Raising the Next Gene Kelly
Expectations and gender roles are defined for young children long before birth. Boys’ nurseries are painted blue and baby girls have closets full of pink. When they grow up, boys play contact sports and girls wear tutus. Societal pressures often prompt parents to forego certain activities for their children–instead, sticking to prescribed activities and roles. It is not only the children that suffer from these unfair practices, but also the performing arts, with fewer boys enrolled in such programs. Ultimately, when parents adhere to society’s strict stereotypes, they end up limiting their little ones.
Many parents are quick to sign their boys up for tee ball as soon as they’re old enough but would snicker at the idea of a dance program. Are they afraid the dress code may consist of a tutu and leotard? Simply being unfamiliar with the performing arts and what they’re all about are likely to make an uninformed parent pause.
Dance performer and instructor Emanuel Washington, who grew up tirelessly playing football in the backyard, said, “My family was shocked when I decided I wanted to be a professional dancer. I had always wanted to be a lawyer.” Even though his family was surprised by his choice, they were very supportive. “I am very lucky. It was wholeheartedly my decision,” explained Washington who discovered his passion for dance at LSU.
Unlike Washington, Puerto Rico native Marcus Colón has always been exposed to the arts. He is a music performer and instructor who, because of his parents’ involvement in music, realized his path early on. He admitted that in certain places outside of the US, upholding gender roles is not so much of an issue. “I did not have experience with [these prejudices] over there. It’s very common to see a lot of both genders in performance roles [in Puerto Rico].”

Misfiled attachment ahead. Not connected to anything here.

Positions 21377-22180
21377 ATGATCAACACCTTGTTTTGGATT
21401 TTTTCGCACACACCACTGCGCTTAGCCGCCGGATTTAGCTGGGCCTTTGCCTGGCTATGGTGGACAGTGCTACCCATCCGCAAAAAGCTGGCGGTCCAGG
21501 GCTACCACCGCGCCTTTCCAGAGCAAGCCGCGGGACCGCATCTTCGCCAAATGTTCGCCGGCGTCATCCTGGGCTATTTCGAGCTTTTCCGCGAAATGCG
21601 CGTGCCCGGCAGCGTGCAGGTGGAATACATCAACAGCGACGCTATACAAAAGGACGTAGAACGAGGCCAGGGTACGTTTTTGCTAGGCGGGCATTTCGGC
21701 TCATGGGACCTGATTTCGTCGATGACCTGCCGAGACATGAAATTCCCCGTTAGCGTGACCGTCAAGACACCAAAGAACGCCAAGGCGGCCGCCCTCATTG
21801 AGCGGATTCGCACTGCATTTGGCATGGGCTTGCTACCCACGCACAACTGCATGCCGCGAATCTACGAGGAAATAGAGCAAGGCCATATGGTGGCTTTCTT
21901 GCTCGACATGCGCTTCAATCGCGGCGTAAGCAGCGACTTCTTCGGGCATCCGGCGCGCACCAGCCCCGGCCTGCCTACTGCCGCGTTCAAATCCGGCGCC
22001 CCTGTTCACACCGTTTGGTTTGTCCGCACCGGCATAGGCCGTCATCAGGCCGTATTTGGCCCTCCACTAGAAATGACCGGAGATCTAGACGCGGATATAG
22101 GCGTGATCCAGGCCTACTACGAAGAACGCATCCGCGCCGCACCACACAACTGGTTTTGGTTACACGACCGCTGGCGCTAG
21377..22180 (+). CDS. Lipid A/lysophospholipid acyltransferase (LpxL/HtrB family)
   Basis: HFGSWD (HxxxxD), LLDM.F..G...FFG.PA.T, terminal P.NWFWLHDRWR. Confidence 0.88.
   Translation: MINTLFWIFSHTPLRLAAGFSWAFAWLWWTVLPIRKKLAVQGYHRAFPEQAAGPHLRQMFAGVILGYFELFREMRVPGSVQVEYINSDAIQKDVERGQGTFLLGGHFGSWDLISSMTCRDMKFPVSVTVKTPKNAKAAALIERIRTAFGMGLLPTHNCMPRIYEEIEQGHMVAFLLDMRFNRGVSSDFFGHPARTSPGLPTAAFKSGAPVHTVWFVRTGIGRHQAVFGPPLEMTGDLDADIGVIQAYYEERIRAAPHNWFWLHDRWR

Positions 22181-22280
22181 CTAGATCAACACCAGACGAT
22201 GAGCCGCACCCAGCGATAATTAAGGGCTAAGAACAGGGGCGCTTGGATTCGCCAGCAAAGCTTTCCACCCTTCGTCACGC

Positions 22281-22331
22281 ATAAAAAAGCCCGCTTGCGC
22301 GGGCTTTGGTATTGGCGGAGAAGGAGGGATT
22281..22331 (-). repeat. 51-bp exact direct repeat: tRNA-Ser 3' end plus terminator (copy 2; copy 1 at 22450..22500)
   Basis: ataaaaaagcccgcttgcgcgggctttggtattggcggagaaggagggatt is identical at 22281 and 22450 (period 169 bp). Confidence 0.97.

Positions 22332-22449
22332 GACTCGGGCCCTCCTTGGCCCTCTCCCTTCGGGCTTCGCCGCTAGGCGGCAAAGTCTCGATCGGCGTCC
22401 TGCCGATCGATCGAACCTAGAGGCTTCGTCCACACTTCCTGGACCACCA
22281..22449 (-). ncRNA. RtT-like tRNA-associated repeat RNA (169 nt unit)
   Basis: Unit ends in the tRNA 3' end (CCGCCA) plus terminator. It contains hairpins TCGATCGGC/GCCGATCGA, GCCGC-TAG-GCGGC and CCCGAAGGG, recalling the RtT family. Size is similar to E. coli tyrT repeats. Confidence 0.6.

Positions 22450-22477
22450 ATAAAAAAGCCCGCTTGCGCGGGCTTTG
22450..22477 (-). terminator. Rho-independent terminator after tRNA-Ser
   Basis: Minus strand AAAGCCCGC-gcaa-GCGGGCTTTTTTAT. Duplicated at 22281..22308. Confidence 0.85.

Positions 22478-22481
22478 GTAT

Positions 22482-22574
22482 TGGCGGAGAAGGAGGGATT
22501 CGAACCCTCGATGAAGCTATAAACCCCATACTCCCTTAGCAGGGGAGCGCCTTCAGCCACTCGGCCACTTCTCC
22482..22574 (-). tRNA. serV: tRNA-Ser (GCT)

Washington comments on the disproportionate number of males involved in the performing arts. “Not many young boys pursue dance. Dads have problems with it. It’s a more feminine environment than they’re use to.” Even though we’ve become more open-minded as a society, there are still families uncomfortable with crossing gender-specific perimeters. But awareness of performing arts’ benefits can help.
The benefits certainly outweigh any perceived risk of getting boys involved in the arts. “You learn to care for something, devote yourself in order to accomplish a dream,” said Colón. Artistic expression promotes skills in discipline, problem-solving and creativity. Dance provides flexibility, balance and strength, making your child a better athlete. Colón stated, “In an ensemble performance, you learn to work as a team, just as you would in sports. You must do your part so the performance will be complete.”
Washington gained confidence. “I am a completely different person now and dance has given me that. My ability to dance has let others see my real personality,” he said. During tough times or periods of depression, Washington finds hope in dance. “Dance really does take you away. It’s an outlet for me,” Washington explained.
Many parents have doubts when trying something new—for themselves or for their children. Colón advised, “Exposure helps both parents and children. Take children to see performances. The arts have something to offer every human being.” Watching different performances can ramp up your child's excitement for an art. Washington encouraged, “Let kids do whatever they have an interest in. Give them options. Don’t let a stereotype stop your children from doing something that they could be great at, innovative at.”
What if Gregory Hines or Savion Glover had never put on a pair of tap shoes? Imagine if Michael Jackson had never stepped onto a stage or if Beethoven never played the songs that came to his mind? There are simply too many men who have entertained and inspired because of their pursuit of the performing arts. Who’s to say your son can’t do the same?